Justin Gengler, “Bahrain’s Sunni Awakening,” Middle East Report Online, January 17,2012. Pg. 2. https://blackboard.oberlin.edu/bbcswebdav/pid-660425-dt-content-rid-1785604_1/courses/201709-POLT-112-01/Bahrain%27s%20Sunni%20Awakening%20_%20Middle%20East%20Research%20and%20Information%20Project.pdf.

Justin Gengler. “How Bahrain’s crushed uprising spawned the Middle East’s sectarianism.” The Washington Post, February 13, 2016. Web. https://www.washingtonpost.com/news/monkey-cage/wp/2016/02/13/how-bahrains-crushed-uprising-spawned-the-middle-easts-sectarianism/?utm_term=.f4ece7aaedec.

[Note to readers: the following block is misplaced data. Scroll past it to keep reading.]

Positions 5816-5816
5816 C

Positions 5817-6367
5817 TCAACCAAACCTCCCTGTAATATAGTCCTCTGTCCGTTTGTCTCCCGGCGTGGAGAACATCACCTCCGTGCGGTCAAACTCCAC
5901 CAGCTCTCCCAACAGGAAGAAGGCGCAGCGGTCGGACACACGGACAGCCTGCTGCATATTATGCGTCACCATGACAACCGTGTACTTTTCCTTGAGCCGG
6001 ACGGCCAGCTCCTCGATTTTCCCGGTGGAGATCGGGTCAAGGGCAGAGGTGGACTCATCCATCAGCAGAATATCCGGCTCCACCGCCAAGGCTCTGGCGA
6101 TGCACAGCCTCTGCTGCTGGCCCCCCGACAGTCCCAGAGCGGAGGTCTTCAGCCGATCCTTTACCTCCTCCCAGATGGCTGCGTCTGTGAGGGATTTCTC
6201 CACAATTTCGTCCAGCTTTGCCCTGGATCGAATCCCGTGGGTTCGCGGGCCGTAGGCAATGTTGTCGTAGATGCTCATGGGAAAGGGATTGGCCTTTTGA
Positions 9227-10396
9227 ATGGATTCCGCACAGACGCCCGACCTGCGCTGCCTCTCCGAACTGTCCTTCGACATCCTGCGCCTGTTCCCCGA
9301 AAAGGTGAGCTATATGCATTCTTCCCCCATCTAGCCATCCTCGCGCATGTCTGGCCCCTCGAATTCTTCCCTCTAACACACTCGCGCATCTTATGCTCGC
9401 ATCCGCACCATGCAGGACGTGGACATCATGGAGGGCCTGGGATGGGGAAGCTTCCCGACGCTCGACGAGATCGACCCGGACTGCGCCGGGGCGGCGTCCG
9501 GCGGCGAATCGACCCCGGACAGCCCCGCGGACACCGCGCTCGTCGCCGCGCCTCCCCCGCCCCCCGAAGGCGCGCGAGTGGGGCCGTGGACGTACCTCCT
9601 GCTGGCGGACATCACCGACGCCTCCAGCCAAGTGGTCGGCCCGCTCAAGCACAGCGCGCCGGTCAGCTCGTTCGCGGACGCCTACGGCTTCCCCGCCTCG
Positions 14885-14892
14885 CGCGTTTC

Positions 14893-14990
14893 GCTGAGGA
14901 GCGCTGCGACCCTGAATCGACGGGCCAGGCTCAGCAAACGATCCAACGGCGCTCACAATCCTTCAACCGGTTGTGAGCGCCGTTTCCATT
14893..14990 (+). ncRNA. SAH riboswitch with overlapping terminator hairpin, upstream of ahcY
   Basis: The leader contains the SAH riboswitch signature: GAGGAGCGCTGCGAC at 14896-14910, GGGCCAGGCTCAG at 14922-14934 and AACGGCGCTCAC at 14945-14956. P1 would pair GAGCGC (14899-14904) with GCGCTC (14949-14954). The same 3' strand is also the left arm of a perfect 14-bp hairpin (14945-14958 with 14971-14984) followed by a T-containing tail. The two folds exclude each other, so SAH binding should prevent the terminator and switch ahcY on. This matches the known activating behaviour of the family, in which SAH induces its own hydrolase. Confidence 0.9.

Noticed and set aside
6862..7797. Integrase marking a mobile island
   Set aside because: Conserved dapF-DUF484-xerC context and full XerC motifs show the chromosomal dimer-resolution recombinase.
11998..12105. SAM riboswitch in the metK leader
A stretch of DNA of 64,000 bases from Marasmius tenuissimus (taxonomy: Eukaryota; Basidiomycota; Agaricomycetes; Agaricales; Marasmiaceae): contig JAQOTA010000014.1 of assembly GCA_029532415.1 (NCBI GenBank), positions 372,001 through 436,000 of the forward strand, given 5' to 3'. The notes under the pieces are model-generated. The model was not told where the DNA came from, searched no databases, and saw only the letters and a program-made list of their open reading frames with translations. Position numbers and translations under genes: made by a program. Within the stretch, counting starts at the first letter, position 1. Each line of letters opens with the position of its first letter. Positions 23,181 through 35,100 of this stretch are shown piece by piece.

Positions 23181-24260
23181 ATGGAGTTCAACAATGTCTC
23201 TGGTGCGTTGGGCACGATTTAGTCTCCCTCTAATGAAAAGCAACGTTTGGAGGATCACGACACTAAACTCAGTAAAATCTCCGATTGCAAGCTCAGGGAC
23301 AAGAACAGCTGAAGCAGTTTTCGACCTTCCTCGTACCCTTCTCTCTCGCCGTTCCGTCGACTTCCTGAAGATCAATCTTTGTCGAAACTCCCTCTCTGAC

Laurence Louer. “The Political Impact of Labor Migration in Bahrain” City & Society, Volume 20, Issue 1 June 2008.

Pew Research Center’s Forum on Religion & Public Life The Future of the Global Muslim Population, January 2011.

Sami Aboudi and Omar Fahmy. “Powerful Saudi prince sees no chance for dialogue with Iran.” Reuters, May 2, 2017. Web. https://www.reuters.com/article/us-saudi-prince-iran/powerful-saudi-prince-sees-no-chance-for-dialogue-with-iran-idUSKBN17Y1FK.

Tahiyya Lulu. “The real story of Bahrain’s divided society.” The Guardian, March 3, 2011. Web. https://www.theguardian.com/commentisfree/2011/mar/03/bahrain-sunnis-shia-divided-society.

William L. Cleveland and Martin Bunton. A History of the Modern Middle East, Sixth Edition.